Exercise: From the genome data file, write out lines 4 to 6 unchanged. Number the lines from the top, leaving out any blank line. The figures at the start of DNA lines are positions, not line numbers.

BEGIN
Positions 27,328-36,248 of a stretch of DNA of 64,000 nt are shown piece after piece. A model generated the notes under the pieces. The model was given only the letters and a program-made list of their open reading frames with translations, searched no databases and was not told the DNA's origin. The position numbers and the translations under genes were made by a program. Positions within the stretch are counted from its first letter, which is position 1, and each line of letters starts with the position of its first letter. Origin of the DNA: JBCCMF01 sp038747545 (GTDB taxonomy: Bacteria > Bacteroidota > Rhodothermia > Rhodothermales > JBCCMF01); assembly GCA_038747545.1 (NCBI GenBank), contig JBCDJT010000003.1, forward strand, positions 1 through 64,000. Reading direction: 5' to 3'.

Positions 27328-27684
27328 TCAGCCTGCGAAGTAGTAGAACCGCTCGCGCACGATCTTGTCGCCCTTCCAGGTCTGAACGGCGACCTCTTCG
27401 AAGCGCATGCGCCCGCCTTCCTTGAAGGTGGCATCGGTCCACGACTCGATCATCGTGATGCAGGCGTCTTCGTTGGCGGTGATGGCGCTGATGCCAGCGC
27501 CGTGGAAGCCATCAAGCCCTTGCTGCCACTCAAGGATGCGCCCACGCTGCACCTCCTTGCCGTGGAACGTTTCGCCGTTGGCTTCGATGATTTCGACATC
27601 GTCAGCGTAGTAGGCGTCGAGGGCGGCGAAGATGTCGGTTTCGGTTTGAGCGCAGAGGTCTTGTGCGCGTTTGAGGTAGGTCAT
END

27401 AAGCGCATGCGCCCGCCTTCCTTGAAGGTGGCATCGGTCCACGACTCGATCATCGTGATGCAGGCGTCTTCGTTGGCGGTGATGGCGCTGATGCCAGCGC
27501 CGTGGAAGCCATCAAGCCCTTGCTGCCACTCAAGGATGCGCCCACGCTGCACCTCCTTGCCGTGGAACGTTTCGCCGTTGGCTTCGATGATTTCGACATC
27601 GTCAGCGTAGTAGGCGTCGAGGGCGGCGAAGATGTCGGTTTCGGTTTGAGCGCAGAGGTCTTGTGCGCGTTTGAGGTAGGTCAT